My grandfather was a tulip grower during the last century and times were difficult in post-war Holland. They lived with 7 children - all girls - near a town that was bombed over 100 times during the war. But him and his brother managed to make a success of their business as they developed half a dozen unique tulip varieties.
Now, some 65 years later, these beautiful tulips are still exhibited at the famous yearly Keukenhof Flower Show in Holland and are sold world-wide.
You can imagine my surprise when I saw this variety - Flaming Parrot - in a garden centre here in Queenstown, New Zealand. (I actually got tears in my eyes..). I planted them last autumn and this is the result.
I have given these bulbs to several friends as a present - with the story of my grandfather who developed this variety. It makes it much more personal and my friends love them too..
By telling a story, you can add value to your product or business. Whether it's the history, the people or whatever the background, it adds an extra dimension, something to remember you by and an emotional connection. Just like with these tulips.
So, what are the stories you can tell about yourself and your business/products?
Till next week, Marijke
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Over the last few weeks I’ve been doing research into buying a particular type of specialised software. I narrowed the choice down to two options. I’ve tested both programmes and have been in touch with the two companies who develop this software, both large corporates.
I’ve asked both why I should buy their product and not their main competition’s, as they are both very similar. Both of these companies gave me unsatisfactory answers and I am still in limbo about which programme to buy.
What I am trying to say with this example is: customers will compare your product or service with other ones (you do the same when you make a buying decision). It is very important you know your own unique selling points and why people should choose you.
But from a customer’s perspective, it’s also important to know what your competition offers and what their strengths & weaknesses are.
If you know this, it’s much easier to sell your own product! This doesn’t mean you need to put down your competition, just highlight what makes you unique and why the customer should buy from you.
Ways to research your competition are:
- Google them and see where they pop up!
- their website & promotional material
- talk to customers
- review sites such as Tripadvisor
- social media pages
- keep an eye on how they are perceived in the media (you can set up a Google alert for this: www.google.com/alerts )
NOTE: registrations are now open for the 2016 Marketing for Success Programme. Click here for more info! Limited spaces!
Till next week, Marijke
NOTE: Registrations are open for the 2016 Marketing for Success Programme. Limited spaces! 50% funding available from New Zealand Trade & Enterprise for qualifying businesses. Click here for more info!
Most businesses have competition. If you don’t, you’re lucky as you are the only one offering a particular product or service.
But if you have competition, you need to stand out (more). What are the reasons your customers choose you instead of someone else?
These reasons are your points of difference.
Here in Queenstown, we have a new (very large) supermarket, competing directly with the existing ones. As a result, another local supermarket recently started doing something a bit different.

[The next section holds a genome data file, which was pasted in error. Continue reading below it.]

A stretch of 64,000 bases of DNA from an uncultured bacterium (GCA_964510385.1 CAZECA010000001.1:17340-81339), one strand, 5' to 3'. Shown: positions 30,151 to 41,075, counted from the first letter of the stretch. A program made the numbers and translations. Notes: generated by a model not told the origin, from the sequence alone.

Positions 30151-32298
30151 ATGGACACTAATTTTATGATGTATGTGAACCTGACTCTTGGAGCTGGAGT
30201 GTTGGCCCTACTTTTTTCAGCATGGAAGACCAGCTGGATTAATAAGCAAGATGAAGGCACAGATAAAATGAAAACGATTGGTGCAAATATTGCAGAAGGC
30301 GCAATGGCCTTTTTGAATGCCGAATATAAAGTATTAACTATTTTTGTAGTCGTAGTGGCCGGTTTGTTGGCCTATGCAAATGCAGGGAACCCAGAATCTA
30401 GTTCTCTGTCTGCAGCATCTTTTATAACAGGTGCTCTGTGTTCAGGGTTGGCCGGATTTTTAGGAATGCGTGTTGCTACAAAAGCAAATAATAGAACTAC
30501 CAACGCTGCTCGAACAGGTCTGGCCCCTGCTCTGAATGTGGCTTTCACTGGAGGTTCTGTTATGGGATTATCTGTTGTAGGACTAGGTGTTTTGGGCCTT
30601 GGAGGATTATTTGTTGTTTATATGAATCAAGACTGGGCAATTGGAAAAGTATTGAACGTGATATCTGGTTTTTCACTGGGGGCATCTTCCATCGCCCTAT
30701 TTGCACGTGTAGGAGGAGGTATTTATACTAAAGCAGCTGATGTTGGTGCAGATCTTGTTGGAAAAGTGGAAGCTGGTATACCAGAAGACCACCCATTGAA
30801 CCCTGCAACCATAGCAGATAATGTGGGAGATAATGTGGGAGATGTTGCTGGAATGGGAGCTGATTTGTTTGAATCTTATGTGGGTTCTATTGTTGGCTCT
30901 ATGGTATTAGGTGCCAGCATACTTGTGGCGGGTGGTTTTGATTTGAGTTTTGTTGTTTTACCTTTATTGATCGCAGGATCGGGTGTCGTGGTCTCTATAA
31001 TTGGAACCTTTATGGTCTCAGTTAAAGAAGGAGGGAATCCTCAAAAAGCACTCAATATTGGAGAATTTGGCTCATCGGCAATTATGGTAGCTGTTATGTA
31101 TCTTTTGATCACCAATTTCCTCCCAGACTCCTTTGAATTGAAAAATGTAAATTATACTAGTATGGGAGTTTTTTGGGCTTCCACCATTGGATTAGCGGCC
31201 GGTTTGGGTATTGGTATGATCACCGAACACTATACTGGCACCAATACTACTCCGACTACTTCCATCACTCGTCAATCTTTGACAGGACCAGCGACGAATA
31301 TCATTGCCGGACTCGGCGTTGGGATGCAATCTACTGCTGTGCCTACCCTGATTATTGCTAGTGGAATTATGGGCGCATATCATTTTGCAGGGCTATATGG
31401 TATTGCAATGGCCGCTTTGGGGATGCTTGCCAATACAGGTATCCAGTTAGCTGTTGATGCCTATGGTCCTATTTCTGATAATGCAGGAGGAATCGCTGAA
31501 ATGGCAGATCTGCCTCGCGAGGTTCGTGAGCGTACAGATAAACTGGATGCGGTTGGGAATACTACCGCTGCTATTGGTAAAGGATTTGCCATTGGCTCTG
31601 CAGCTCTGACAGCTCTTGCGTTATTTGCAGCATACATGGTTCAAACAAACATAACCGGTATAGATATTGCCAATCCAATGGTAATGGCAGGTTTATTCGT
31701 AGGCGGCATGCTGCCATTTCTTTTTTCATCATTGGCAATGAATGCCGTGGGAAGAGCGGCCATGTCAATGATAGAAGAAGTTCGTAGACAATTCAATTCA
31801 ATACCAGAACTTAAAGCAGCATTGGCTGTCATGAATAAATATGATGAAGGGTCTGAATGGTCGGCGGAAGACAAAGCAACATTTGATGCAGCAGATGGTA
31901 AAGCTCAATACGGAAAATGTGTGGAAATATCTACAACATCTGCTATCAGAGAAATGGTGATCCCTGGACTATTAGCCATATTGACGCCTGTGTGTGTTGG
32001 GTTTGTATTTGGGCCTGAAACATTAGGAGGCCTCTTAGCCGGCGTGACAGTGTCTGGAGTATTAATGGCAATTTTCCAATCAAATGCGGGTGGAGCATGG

As you enter the supermarket, there is a table with pieces of fruit. There is a sign that says: Free fruit for kiddies.
How cool is that! That certainly creates goodwill from customers and gives them a point of difference.
So have a think about: what is it that you do particularly well, what do you specialise in, why do your customers choose you ? And make sure you communicate these points of difference with your customers!
Till next week, Marijke
I’ve just spent a few weeks in Holland on family matters. A busy time, but I did manage to fit in a little bit of retail therapy (the sales were on)!
I’d like to share a shopping experience of good customer service, follow up and marketing practice that you can use for your own marketing.
1. My sister and law Amanda and I walked into this nice shoe shop. As we walked to the shoe racks, a sales lady came up and asked if we wanted a cup of coffee. We said yes and a few minutes later a steaming cup of coffee arrived.
(this made us feel good on a cold winter’s day – great service and a bit of wow factor).
2. We carried along trying on shoes and boots and both ended up buying 2 pairs. Upon check out, they had a good pitch why we should also buy this very special shoe cream that would protect the shoes. (This is a good upselling strategy – what else can you sell your customers?)
3. After we paid for our shoes, they asked if we wanted to go in the draw to get our money back. Who would say no? We put our names and email addresses on a list.
(Here, they’re building their database so they can stay in touch).
4. The next day, we received an email with a 5 Euro gift voucher for our next purchase and additional sale reductions.
(This would encourage you to go back and buy more, or buy shoes there again the next time).
5. Several days later, we received another email with the new collection shoes. Great follow up!
As a customer (and marketer), I find this impressive. It’s not rocket science, and not difficult to do. What it does do is create a very pleasant shopping experience and an incentive to come back…
I will, the next time I’m in Holland!
So, what can you do to create that great customer experience and keep in touch with them?
I’m back, so till next week!
Marijke Dunselman. Click here to read more about us!